For discussions of lace history and lace identification.  You can post a photo into a comment box for a lace you want to discuss.  Bobblin lace history.  About historic lace. Kinds of lace.  Distinguish types of lace.

We can identify a piece of lace for you, but we need good detail.  At least one photo with this kind of detail is necessary.  Otherwise we are just guessing.  A shot of the whole thing is useful because that shows us the style.  Style gives us clues to date and possibly geographical origin.  But we need the detail shot to tell us how it was made.

Members: 106
Latest Activity: Jun 10

Examples + Resources


Bobbin lace    antiquebobbinlace     bobbinlace3     Needle lace    needlelace2 

Descriptions of several styles of lace -

To compare needle lace, tatting and crochet, Kathleen Minniti's sampler.

My antique lace boards on Pinterest 

My collection of boards on Pinterest

Tatting     tatting2   tatting3      

Embroidery on tulle-needlerun      Embroidery on tulle-tambour        Carrickmacross  

Filet lace    filetlace2    filetlace3   filet lace4    Buratto 

Sol lace   sollace2   sol lace3

Knitted lace    knittedlace2     Crochet lace        Irish crochet lace      IrishCrochet2      

Chemical lace   ChemicalLace2  chemical lace3     chemical lace4     

See this for a technical explanation of the chemical lace process.

Barmen machine lace        Raschel machine lace     Leavers machine

machine1 (not sure what machine)   

I don't know how this machine relates to the Barmen or Rascheel (or other machine)

Bobbin tape lace  bobbin tape lace 2   

Mixed tape lace-machinetape      Romanian needlepoint lace  

For recognizing Swedish bobbin lace:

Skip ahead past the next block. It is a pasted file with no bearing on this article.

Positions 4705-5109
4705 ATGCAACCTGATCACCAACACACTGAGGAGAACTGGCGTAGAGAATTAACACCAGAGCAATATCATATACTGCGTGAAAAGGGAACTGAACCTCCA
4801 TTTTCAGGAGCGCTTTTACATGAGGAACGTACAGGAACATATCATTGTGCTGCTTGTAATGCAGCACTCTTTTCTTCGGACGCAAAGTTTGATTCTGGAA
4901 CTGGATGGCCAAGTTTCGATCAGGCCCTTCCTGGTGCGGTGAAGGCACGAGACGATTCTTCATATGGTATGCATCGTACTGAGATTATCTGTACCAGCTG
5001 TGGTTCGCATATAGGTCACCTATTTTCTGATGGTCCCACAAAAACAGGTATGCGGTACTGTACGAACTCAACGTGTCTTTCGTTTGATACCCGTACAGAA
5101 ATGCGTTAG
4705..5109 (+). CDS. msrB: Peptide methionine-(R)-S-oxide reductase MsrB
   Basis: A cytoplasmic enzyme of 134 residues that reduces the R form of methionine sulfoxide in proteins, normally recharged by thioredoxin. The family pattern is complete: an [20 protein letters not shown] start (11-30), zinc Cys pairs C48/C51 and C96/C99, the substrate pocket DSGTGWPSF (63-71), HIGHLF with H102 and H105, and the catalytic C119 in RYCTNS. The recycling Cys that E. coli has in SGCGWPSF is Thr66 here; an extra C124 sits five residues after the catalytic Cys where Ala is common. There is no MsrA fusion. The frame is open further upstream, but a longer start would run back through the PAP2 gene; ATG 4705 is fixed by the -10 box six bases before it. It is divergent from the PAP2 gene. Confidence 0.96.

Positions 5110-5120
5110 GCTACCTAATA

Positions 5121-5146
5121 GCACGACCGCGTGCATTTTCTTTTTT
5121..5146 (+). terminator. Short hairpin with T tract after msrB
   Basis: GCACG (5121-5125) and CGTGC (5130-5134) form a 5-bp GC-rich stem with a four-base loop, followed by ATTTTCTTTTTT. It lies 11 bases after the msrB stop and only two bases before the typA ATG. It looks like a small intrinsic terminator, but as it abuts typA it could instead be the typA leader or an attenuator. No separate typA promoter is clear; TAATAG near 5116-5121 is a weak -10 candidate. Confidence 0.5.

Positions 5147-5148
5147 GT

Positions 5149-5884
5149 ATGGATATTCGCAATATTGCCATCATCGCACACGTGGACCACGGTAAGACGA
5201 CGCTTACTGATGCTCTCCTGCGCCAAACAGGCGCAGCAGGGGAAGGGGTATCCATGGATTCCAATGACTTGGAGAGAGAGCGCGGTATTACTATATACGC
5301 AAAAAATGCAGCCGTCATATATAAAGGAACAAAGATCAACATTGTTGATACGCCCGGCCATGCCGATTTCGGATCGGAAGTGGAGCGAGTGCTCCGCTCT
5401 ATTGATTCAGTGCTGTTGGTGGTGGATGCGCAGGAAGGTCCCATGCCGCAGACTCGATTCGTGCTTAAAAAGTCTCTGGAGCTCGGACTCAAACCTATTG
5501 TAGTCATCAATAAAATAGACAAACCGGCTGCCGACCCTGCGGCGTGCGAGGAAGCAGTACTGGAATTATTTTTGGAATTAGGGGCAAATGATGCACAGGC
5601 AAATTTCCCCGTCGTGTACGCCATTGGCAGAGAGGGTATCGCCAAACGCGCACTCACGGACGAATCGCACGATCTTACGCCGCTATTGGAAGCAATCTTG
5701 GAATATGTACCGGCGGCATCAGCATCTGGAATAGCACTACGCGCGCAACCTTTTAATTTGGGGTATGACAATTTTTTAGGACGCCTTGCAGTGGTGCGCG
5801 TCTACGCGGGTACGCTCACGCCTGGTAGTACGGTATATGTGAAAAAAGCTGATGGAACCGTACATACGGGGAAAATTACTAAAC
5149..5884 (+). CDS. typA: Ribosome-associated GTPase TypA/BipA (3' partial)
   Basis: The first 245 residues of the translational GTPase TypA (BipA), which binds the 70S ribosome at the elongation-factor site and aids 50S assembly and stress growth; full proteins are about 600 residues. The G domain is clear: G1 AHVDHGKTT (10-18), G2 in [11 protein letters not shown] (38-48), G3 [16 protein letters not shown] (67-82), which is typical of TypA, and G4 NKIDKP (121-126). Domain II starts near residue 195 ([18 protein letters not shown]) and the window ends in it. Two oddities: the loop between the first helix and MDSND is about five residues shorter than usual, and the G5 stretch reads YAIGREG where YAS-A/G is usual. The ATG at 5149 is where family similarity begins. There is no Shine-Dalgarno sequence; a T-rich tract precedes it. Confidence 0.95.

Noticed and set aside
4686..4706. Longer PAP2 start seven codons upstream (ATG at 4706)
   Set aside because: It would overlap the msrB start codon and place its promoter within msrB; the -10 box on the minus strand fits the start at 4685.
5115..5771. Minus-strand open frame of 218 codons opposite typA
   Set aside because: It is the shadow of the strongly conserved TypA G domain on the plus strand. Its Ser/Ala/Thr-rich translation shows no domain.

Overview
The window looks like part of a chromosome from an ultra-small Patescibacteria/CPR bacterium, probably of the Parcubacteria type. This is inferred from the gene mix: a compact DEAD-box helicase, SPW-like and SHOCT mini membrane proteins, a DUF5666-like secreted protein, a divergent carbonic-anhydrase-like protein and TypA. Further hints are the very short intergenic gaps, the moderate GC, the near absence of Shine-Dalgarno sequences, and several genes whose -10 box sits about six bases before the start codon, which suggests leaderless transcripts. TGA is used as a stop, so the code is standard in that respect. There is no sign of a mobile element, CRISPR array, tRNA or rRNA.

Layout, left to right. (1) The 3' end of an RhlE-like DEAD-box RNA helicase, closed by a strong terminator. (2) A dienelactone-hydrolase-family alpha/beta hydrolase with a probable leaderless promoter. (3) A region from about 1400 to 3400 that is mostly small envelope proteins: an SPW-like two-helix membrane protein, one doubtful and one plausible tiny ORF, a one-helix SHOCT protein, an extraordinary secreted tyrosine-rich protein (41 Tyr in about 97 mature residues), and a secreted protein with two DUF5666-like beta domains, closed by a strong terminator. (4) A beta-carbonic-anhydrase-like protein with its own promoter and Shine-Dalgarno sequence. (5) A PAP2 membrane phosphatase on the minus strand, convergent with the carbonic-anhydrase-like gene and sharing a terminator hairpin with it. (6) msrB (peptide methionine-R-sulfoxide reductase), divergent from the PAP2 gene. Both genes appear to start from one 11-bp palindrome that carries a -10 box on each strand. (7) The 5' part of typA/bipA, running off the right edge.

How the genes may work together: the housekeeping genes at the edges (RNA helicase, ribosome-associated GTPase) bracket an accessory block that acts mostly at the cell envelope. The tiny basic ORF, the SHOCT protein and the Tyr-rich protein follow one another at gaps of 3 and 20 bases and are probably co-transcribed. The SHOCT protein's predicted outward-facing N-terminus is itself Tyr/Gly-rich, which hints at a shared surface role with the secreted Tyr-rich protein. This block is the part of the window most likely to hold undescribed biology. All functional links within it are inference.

The Koon collection CD is a collection of images from the Eunice Sein Koon
Collection of Lace donated to IOLI by Ms. Koon. Ms. Koon was the editor of
Lace Craft Quarterly and a collector of lace.  It is not related to the
Minnesota collection to the best of my knowledge.  The CD is a series of
Powerpoint slides organized as the collection pieces are numbered.  There
are approximately 100 pieces of various types of lace in the Koon
collection.  Pictures from the CD could be copied and pasted into another
Powerpoint presentation, or the images could be used to request pieces of
lace from the collection for study by IOLI members.  Policy for use of this
lace is described on p. 58 of the IOLI Member Handbook. -- Jo Ann Eurell


The IOLI - Internation Organization of Lace, Inc. has a study box of lace fragments that members can borrow.  

(I am searching for a link)

IOLI also has a lending library for members' use

A site with good photos of high quality antique laces: ;

Discussion Forum

Help with Needlepoint Lace ID 16 Replies

HI All,I have recently acquired this wonderful lace collar which I believe is a needle or needlepoint lace. Even though I have purchased 3 books on lace ID(which I love by the way)  I often become…Continue

Started by Jill Schwartz. Last reply by Administrator Feb 15.

Lace Maps 3 Replies

I thought it might be useful to post a map of part of the lace making world. This google map shows part of modern Belgium. The red balloon i the town of Mechelen/Mechlin/Malines. It is haflway…Continue

Tags: Mechlin, lace history, lace identification

Started by Administrator. Last reply by Administrator Feb 11.

Lace Collar~ Totally Lost 13 Replies

I am hoping to learn more about this gorgeous lace collar. I am so impressed when I see the color markings on other posts by admin. I am also so impressed by the amount of knowledge on this amazing…Continue

Tags: collar, lace, antique

Started by Lorene. Last reply by Administrator Jan 10.

Hoping for some help identifying this piece 11 Replies